On this day in 1865, as the Confederacy was falling apart, A. P. Hill was killed as he demanded the surrender of his enemy. His men charged and recovered his body. He was buried as Richmond was burning. One of his soldier's penned this verse:
No Epitaph more noble or sublime
Hath e'er been written in all tide of time;
Nor yet can be. It doth all fullness fill
These -- Death's undying words -- "Tell A.P. Hill!"
Hill was already Fame's, and Jackson's death
Confirmed her verdict with his latest breath.
So LEE's last words, as his great heart grew still,
Were Fame's and Jackson's own -- "Tell A.P. Hill!"
"Prepare for action!" Ah, the action's done!
These three have met on fields beyond the sun.
But Fame endures, and shall endure until
Her trumpets cease to sound -- "Tell A.P. Hill!"
Hill's wife, Dolly, was left embittered by the War that had killed her brother, cavalry general John Hunt Morgan, and husband. She stopped using the name "Dolly" and returned to being called Kitty. In 1870 she married again, this time to a Louisville doctor named Alexander Forsyth. She bore him two children, but he fell ill and died at the Morgan home in the fall of 1875. She died on March 20, 1920 in Lexington, Kentucky, having outlived three husbands and four of her daughters (three from her marriage to Powell). She was buried on March 25, 1920 in Lexington, under a grave marked simply "K. Forsyth."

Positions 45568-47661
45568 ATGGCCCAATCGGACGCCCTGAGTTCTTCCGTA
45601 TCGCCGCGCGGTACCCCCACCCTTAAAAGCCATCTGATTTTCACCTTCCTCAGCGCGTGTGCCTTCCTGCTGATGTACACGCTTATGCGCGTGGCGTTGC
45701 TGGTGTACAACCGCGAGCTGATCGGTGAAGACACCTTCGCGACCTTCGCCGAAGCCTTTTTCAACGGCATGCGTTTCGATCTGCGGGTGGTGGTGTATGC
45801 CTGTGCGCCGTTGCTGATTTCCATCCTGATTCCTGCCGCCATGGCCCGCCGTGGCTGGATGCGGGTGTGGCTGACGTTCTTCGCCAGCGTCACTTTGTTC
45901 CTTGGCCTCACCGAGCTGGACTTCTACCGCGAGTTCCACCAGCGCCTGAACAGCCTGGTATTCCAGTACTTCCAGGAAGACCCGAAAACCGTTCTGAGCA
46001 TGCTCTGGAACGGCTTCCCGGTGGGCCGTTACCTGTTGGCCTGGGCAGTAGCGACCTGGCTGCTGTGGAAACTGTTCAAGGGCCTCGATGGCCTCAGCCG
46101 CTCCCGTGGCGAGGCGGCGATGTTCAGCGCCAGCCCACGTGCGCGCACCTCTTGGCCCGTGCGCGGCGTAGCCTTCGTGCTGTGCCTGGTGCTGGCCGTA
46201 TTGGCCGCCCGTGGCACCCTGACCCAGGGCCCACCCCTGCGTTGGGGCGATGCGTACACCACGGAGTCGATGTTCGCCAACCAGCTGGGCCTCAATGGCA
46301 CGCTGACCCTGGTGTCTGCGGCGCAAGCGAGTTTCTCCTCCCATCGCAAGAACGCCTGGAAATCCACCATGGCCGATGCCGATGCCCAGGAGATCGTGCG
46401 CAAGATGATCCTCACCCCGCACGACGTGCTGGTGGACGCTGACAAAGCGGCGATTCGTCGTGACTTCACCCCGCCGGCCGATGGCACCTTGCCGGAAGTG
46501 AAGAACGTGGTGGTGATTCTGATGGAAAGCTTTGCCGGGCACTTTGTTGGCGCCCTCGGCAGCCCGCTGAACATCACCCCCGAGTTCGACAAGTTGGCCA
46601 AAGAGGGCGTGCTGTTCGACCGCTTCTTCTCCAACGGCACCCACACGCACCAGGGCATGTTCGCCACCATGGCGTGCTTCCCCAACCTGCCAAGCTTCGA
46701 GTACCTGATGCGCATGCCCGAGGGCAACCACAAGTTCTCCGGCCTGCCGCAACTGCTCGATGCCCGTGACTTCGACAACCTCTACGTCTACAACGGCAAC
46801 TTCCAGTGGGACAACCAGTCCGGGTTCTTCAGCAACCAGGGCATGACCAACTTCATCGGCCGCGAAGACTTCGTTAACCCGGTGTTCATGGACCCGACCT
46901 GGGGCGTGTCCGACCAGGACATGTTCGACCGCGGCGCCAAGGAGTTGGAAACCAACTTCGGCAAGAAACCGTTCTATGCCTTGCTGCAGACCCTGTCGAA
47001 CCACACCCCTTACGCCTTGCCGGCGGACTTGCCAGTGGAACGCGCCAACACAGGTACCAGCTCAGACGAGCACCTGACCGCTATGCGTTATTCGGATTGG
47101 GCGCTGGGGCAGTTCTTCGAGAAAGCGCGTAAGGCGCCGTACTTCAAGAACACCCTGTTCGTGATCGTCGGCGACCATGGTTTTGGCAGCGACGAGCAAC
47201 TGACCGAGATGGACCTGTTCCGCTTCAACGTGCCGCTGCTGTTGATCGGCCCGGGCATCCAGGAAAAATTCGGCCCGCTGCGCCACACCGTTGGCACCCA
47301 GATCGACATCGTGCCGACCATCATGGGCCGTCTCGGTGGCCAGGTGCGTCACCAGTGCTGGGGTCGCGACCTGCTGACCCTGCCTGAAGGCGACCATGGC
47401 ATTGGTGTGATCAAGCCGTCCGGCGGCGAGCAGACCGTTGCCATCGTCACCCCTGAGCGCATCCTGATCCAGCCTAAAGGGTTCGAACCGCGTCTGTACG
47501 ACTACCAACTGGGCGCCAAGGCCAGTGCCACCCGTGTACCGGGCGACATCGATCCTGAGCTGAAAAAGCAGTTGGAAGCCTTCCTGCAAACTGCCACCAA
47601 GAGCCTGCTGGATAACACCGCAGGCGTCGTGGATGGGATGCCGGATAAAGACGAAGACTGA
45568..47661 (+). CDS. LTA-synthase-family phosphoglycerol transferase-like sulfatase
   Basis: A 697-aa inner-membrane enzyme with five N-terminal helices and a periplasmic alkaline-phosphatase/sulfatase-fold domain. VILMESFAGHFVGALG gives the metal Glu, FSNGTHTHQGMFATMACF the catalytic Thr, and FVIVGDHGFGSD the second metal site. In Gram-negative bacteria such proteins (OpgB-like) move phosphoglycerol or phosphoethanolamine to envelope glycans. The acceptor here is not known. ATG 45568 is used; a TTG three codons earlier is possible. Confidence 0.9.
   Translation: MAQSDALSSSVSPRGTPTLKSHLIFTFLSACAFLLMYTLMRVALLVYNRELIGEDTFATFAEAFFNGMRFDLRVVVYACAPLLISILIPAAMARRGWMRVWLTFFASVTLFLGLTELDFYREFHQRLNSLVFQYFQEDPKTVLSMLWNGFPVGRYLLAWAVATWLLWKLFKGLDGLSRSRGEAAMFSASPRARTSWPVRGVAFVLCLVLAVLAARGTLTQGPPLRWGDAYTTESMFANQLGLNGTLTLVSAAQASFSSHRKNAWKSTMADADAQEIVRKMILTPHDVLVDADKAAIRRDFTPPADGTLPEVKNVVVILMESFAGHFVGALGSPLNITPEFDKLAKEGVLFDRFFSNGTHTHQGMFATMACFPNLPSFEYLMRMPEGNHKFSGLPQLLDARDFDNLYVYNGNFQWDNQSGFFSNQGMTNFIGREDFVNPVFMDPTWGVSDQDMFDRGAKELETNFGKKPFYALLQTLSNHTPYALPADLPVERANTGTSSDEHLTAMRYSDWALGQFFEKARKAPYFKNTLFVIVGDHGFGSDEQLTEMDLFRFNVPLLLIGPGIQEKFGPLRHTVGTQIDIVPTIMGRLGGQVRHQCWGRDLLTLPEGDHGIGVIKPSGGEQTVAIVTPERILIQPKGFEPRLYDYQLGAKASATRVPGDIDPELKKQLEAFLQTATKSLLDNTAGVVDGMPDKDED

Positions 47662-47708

Hill's beloved wife Dolly led a long life. She died on March 20, 1920 in Lexington, Kentucky, having outlived three husbands and four of her daughters (three from her marriage to Powell). She was buried on March 25, 1920 in Lexington, under a grave marked simply "K. Forsyth." (Source: http://www.aphillcsa.com/n999.html)
On the phone with Rob Hodge this morning. He is describing the recording of a Confederate soldier, Julius Franklin Howell, 24th VA Cav. Howell was north of the James River and saw the plumes of smoke coming from Richmond on the 2nd as the Confederate capital was evacuated and burned in the wake. Howell described the world in terms of "pandemonium" and it was. April, 1865, may be the most volatile month in American history. Each day found some momentous, and emotionally wrenching, event unfolding.